The final novel in the Neapolitan series brings an astonishing literary achievement to a close
Published: 30 August 2015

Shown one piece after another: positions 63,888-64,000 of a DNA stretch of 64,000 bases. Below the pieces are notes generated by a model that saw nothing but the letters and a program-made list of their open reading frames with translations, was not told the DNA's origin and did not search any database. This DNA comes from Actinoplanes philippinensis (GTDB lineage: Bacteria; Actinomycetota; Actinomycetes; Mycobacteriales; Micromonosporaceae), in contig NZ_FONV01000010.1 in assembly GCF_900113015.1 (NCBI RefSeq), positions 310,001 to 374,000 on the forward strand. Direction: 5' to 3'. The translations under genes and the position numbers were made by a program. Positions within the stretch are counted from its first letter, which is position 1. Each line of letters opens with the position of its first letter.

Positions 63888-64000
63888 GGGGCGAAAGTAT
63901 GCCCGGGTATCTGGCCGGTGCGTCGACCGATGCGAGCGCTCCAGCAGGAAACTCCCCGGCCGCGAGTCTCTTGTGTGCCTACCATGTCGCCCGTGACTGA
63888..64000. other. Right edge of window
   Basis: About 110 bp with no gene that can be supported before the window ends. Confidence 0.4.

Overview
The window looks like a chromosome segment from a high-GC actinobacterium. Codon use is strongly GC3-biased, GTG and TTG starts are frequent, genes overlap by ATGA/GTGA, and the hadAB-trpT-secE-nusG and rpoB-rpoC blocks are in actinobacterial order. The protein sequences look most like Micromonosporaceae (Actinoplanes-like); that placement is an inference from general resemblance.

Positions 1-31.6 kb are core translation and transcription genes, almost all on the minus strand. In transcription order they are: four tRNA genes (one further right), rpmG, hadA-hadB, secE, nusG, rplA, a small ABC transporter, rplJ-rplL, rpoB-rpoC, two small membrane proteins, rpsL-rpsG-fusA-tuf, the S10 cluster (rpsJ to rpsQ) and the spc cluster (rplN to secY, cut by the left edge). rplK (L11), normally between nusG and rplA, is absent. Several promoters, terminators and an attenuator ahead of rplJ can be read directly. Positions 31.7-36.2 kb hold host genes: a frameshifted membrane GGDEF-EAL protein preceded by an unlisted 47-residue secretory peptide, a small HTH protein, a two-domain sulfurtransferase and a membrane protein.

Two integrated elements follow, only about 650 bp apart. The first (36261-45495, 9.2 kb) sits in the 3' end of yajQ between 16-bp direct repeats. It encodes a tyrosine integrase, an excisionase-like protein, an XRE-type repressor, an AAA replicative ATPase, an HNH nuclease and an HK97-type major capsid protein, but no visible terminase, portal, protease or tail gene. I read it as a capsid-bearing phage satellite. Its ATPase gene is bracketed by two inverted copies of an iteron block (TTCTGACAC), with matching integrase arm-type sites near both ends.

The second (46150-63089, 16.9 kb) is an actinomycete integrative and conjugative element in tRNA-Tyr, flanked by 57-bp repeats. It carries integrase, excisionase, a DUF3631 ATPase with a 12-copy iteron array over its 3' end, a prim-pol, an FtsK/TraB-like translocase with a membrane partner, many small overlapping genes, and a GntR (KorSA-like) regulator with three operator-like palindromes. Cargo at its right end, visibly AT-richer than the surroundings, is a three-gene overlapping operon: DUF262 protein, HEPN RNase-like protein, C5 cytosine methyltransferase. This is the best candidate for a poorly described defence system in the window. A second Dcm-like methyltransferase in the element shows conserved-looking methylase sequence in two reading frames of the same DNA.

Back in 1991, the Italian writer who goes by the pseudonym Elena Ferrante declared to her publisher: “I believe that books, once they are written, have no need of their authors. If they have something to say, they will sooner or later find readers; if not, they won’t.” And while Ferrante’s identity remains a secret, her seven novels have indeed found readers — hundreds of thousands of them — in Italy and beyond. The decision was partly self-protective (her novels certainly feel like intimate personal revelations) and partly an austere aesthetic one: she believed that critics and readers should attend to the work itself, not to the “aura of the author”.